Kenya Airways cuts Libreville and Cotonou

AS KENYA AIRWAYS DROPS BENIN AND GABON IS RWANDAIR THE MAIN BENEFICIARY

(Posted 19th September 2019)

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Mounting losses on the routes from Nairobi to Libreville and Cotonou, and stiff competition from the likes of Ethiopian Airlines and in particular RwandAir, have seen Kenya Airways throw in the towel and, effective 14th of October, axe the two routes.
This will be music in the years of ET and WB no doubt, which have been serving these two cities for a long period of time, with RwandAir in fact establishing a second hub in Cotonou just over two years ago.

https://atcnews.org/2017/08/02/rwandair-enters-african-big-league-with-launch-of-second-hub-in-cotonou/

It is understood that passengers booked from Nairobi to these two destinations beyond the 14th of October, or in turn from these two cities to or beyond Nairobi, will be refunded their money or alternative arrangements offered to allow them complete their journeys.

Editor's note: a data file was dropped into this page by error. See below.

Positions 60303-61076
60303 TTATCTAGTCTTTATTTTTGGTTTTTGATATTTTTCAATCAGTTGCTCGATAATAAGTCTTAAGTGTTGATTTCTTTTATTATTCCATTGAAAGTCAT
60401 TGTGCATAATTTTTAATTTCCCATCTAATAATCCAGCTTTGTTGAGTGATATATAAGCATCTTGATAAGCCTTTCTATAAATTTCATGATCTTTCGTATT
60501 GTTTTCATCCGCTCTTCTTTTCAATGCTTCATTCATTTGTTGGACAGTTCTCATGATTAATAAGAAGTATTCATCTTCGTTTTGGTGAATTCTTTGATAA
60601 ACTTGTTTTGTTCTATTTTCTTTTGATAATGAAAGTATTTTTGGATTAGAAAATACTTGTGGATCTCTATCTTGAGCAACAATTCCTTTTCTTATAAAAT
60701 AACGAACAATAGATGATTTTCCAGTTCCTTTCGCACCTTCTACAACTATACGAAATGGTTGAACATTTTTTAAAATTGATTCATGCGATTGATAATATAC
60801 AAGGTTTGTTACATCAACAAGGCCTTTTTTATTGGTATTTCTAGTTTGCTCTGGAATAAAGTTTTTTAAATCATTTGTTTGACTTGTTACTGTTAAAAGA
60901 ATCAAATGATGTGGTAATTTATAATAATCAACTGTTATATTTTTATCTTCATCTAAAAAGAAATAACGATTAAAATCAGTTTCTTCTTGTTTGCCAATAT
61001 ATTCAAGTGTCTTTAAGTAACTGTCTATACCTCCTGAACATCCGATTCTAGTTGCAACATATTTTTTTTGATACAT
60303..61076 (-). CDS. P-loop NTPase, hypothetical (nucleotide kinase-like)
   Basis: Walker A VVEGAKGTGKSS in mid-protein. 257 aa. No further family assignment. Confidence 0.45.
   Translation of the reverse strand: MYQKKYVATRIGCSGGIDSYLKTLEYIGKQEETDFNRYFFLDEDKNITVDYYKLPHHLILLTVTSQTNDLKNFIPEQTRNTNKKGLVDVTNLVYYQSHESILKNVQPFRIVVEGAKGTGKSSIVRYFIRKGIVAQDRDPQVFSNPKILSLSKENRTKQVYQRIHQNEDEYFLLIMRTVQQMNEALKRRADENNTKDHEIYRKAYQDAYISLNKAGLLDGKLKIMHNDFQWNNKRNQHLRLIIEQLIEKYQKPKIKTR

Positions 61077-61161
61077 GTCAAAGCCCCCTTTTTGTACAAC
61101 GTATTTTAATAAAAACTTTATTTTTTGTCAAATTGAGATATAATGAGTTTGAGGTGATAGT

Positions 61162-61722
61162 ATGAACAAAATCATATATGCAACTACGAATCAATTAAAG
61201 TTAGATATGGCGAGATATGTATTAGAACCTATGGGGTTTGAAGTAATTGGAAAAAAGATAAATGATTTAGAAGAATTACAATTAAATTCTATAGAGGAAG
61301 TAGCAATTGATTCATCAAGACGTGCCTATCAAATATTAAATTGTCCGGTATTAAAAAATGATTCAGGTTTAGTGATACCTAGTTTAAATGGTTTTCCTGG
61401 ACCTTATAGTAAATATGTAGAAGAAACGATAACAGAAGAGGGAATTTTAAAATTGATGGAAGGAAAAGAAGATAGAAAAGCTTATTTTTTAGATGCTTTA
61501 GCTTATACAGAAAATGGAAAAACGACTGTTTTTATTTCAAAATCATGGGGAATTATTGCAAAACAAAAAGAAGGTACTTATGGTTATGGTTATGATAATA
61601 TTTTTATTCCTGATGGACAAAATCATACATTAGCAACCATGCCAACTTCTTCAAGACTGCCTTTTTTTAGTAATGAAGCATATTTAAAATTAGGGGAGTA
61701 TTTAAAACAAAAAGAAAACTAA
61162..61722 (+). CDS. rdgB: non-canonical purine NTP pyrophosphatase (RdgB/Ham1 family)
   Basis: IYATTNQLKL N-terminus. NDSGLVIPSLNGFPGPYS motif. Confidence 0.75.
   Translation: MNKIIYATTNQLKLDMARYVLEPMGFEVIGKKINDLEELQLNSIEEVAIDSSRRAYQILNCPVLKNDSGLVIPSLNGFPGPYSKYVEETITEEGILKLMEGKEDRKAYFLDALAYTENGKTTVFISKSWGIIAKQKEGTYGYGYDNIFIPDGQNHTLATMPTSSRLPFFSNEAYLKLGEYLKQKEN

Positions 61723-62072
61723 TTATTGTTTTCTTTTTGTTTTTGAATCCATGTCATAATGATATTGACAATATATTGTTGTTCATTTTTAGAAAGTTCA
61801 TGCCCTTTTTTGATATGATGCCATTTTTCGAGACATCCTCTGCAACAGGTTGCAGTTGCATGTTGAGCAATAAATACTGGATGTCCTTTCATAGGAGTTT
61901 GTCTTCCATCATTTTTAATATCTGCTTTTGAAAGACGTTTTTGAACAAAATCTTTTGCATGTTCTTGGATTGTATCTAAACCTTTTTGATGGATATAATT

This is the latest blow outgoing CEO Sebastian Mikosz has to suffer, with his plans of expansion now all in tatters and beating a hasty retreat from routes which have not made money for the airline, adding to the whopping 8.5+ billion Kenya Shillings loss he had to announce when H1 results of the 2019 FY were published a few weeks ago.

https://atcnews.org/2019/08/29/kenya-airways-losses-no-end-in-sight-as-financial-situation-worsens/

https://atcnews.org/2019/04/30/kenyaairways-admits-to-yet-more-losses/

Meanwhile is opposition rising against the nationalisation of the airline, which was privatised after years of dismal performance as a parastatal some 23 years ago and initially showed great promise, making profits for many years.
The original Kenya Airways was formed in 1977 after the breakup of the East African Community and the demise of East African Airways.
Opinions are deeply divided if nationalisation can in fact see the airline survive, given the example of South African Airways which depends on constant bailouts to keep them flying in a state of technical bankruptcy, just like is the case with Kenya Airways.

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